“If even a minority of patients can be recovered, it represents a major impact on the bottom line,” continues Groll. “We have conducted trials on small populations of patients and have had success rates as high as 70% of patients who were contacted who regained compliance. Users already have the CPAP machine in the closet, so it’s a huge win to recover that patient revenue.”
Groll believes that new market realities make these efforts all but necessary. Fortunately, identifying non compliant patients is easier these days thanks to paperless records. Meanwhile, automated resupply systems make it relatively simple to identify patients who are not active in the resupply program. A business can undergo revenue recovery without making changes to existing setup or resupply procedures. And this program does not even require the DME to invest in a CPAP machine.
Circadiance also works with labs and DMEs to provide mailer cards marked with customized information for mailing to non compliant patients. “The long term goal is better compliance in the first place,” says Groll. “The obstacle we face is that businesses often don’t want to change. But they can offer an exciting and different product without changing their fundamental business model.”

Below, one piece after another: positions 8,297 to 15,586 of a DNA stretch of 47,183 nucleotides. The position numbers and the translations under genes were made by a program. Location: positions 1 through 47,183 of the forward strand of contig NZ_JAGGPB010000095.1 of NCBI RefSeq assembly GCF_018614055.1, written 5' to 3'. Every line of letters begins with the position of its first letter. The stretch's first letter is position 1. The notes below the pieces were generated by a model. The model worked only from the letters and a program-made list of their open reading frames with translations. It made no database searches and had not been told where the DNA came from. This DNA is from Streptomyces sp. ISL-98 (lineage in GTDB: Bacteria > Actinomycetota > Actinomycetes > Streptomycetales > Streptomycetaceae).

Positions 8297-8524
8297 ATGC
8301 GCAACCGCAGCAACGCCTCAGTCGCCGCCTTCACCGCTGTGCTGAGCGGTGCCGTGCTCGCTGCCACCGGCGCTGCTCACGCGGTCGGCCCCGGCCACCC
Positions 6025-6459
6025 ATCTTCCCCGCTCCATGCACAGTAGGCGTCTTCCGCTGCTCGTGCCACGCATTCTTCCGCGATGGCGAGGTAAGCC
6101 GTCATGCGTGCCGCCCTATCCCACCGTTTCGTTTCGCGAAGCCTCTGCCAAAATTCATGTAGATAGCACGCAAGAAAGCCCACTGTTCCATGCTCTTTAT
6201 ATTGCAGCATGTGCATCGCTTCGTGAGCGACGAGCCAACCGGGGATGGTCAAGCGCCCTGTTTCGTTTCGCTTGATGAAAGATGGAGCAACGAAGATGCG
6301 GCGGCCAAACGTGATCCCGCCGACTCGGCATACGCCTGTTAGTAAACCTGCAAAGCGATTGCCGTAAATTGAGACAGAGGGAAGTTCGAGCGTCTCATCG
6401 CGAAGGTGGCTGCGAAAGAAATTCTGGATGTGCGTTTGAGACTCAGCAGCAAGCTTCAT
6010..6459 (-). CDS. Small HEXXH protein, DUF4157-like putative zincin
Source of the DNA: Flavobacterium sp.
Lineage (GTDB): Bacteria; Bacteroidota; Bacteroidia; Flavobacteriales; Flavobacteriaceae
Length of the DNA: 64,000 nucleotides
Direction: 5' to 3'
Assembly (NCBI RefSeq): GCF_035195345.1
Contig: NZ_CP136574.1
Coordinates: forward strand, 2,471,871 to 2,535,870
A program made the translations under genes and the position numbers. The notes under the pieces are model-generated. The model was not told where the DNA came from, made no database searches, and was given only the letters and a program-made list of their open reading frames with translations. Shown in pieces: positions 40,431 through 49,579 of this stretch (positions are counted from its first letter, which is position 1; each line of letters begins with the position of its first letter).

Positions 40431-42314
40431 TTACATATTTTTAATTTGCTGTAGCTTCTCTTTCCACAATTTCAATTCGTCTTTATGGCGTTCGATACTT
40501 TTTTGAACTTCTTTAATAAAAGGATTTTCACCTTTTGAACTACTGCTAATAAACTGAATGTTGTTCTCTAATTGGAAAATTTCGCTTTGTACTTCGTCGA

Cutting Through the Noise
Almost 5 years after transcending the plastic paradigm, Groll acknowledges that enormous manufacturers with well-funded marketing departments can make it difficult to build awareness. “We are a small company with better solutions to the biggest problems in the market,” says Groll. “We are going up against giant entrenched competitors that have tremendous pull with customers—to the extent that they practically control customers. We have excellent success when we are able to get patients to try our product. They try it and they love it.”